So what is that singular research paradigm? The big challenge that confronts us is that interaction with the biophysical environment and construction of the social environment are traits that are absolutely characteristic of our species, with complex recursive feedbacks between the biophysical and social realms. If we seek theoretical models for environmental archaeology that avoid being culture-specific, then we have to concentrate on what it is that unites all human populations and makes our species distinctive. Characterisations such as 'Man (sic) the Tool-Maker' have been shown to be inadequate. Tool-making has long since been abandoned as a defining human trait: crows and capuchin monkeys make tools. From a naïve environmentalist perspective, the human propensity for modifying our habitat might seem to be characteristic of our species, but even this is something that we share with termites, coral polyps and dry rot fungi. In an earlier work, Evans and I argued that the construction of different ecological niches in different environments was something characteristically human (O'Connor and Evans 2005, 246-50). Niche construction paradigms have proved their worth in biology (Odling-Smee et al. 1996) though their application in archaeology has been regrettably slow and cautious (Laland and O'Brien 2010; Smith 2015 for honourable exceptions). People are niche constructors par excellence, taking the Class 1 or Eltonian definition of the term (O'Connor and Evans 2005, 20). Faced with the challenge of a new and quite different biophysical environment, people will adapt socially, technologically and ecologically to construct a new niche that is better adapted to that new environment. Note that this is not the same thing as modifying a habitat to make it more congenial. Habitat is about a physical place and its attributes: niche is about what a species does within that habitat. Many animals modify their habitat and some adapt their niche. Humans integrate those two things more intensively and extensively than any other species, finding a way of making a living in every terrestrial biome. One of the strengths of this perspective is that it acknowledges that people have been a major selection pressure on other biotas, but also that the adaptation of human populations to a wide range of habitats and niches has imposed selection pressures on humanity, not only on the long timescales of the Pleistocene but more recently and currently (Leach et al. 2003; Chiao and Blizinsky 2010). That attribute of our species ought to be at the heart of archaeological investigations, and certainly at the heart of anything that calls itself 'environmental archaeology'. However, our niche construction is about more than soils and biota, and must include artefacts, structures, language, cuisine, mating systems, social rank and more besides. Our conventional definitions of 'environmental archaeology', driven from the trenches, prevents that degree of integration and so prevents us from investigating the human past in a particularly productive and holistic way. Of the contributions at TAG TAG 2015, Jess Pearson's discussion of human remains, figurines and grave goods came closest to making that integration[LINK?], though some traditionalists might even question whether human remains constitute part of the evidence base of 'environmental archaeology' in the first place. It is a quirk of our discipline's history that we aim to study past human interaction with the biophysical environment while sub-contracting study of the humans themselves to a different group of researchers whose research is typically presented at their own subject-specific conferences and in their own specialised literature. This issue was usefully discussed by Joanna Sofaer Derevenski (2001, 113-33), and may be another regrettable development from the trenches. When human bones are encountered on excavations, they are given separate treatment, in part for legal and ethical reasons. The separation of human remains from those of the rest of the biota thus begins on site and tends to persist through subsequent research.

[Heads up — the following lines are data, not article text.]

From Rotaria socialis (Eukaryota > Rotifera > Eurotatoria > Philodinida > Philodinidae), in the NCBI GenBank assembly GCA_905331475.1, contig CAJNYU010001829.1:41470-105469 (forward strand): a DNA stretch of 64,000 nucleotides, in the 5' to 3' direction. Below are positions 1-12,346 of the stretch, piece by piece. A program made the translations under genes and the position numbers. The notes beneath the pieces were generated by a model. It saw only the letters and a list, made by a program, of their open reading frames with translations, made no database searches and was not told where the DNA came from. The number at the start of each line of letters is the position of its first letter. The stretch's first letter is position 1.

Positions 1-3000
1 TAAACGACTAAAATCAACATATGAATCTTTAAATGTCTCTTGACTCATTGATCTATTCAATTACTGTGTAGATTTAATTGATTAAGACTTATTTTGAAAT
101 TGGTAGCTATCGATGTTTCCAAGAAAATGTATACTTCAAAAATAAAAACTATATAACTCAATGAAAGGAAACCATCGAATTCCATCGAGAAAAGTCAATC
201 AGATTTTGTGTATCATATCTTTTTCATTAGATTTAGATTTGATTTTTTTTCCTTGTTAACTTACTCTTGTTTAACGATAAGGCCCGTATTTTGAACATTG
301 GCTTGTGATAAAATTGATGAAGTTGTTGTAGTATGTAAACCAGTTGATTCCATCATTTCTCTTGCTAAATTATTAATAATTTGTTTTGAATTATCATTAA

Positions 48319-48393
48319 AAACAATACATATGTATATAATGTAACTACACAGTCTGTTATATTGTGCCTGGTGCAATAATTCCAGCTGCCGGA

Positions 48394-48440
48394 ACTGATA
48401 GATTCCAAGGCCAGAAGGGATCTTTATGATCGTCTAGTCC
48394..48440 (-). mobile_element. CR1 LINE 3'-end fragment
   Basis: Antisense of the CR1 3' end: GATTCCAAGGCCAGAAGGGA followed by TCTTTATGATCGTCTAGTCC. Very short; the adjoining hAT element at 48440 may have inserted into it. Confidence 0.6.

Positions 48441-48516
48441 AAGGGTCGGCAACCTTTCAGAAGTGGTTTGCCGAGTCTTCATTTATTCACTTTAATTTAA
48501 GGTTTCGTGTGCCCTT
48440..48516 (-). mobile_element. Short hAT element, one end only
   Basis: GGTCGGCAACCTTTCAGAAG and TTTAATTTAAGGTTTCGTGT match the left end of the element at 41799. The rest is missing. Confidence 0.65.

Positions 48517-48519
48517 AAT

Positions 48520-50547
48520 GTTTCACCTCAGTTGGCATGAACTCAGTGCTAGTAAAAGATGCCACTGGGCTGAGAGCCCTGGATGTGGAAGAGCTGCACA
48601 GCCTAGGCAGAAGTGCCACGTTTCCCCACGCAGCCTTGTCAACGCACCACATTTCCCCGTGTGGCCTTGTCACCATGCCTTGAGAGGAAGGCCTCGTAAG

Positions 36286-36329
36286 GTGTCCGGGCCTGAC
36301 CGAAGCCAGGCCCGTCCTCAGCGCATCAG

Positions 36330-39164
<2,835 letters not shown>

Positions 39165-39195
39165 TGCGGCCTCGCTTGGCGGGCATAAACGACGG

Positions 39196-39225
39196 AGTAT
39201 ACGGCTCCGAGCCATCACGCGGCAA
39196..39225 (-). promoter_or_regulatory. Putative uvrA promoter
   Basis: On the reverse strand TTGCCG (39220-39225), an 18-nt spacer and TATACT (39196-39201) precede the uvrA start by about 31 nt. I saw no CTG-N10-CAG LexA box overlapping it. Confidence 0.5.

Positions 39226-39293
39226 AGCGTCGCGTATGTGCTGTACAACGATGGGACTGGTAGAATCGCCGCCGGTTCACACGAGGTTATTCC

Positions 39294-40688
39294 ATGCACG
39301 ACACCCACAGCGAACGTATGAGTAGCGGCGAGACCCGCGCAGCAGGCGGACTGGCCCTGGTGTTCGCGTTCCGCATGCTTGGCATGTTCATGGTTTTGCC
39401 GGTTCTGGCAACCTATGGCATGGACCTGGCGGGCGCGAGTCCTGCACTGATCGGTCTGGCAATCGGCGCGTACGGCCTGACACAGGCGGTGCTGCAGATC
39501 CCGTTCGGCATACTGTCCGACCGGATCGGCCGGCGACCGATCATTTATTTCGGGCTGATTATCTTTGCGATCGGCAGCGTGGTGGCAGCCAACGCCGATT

A different view of the subject comes from dealing with the public. One of the unintended yet desirable consequences of the professionalisation of field archaeology has been the increased profile of public archaeology: projects and events that are outward-facing and that involve the public as active players in the work (i.e. they have agency!), not just as passive viewers of the results. Quite apart from the positive social benefits of public archaeology, it provides a valuable perspective on archaeology's perennial culture/environment navel-gazing. In my experience, members of the public, including amateur archaeology groups, are far less concerned about this distinction than are many professionals and academics. Crucially, that lack of concern is not for any want of understanding: it is usually because the public do not see the distinction as useful or interesting. They are willing and able to engage with the archaeological record regardless of the categorisations that we choose to make within it. There are obvious practical problems in getting a local archaeology group involved in pollen analysis, for example, though even this can be achieved given ingenuity (Brown et al. 2014). However, bones and shells do not necessarily require microscopes, and can be sorted, grouped and discussed in just the same way as pottery or lithics. My own experience has been that the macro-scale of what we might call environmental archaeology lends itself very well to active public engagement, and the enthusiasm of that engagement teaches us something important about pragmatic vernacular understanding of terms such as 'culture' and 'environment'. Archaeology groups outside academia and the commercial field often show a more coherent holistic grasp of landscape and the human role in shaping and responding to it than most of us 'professionals'.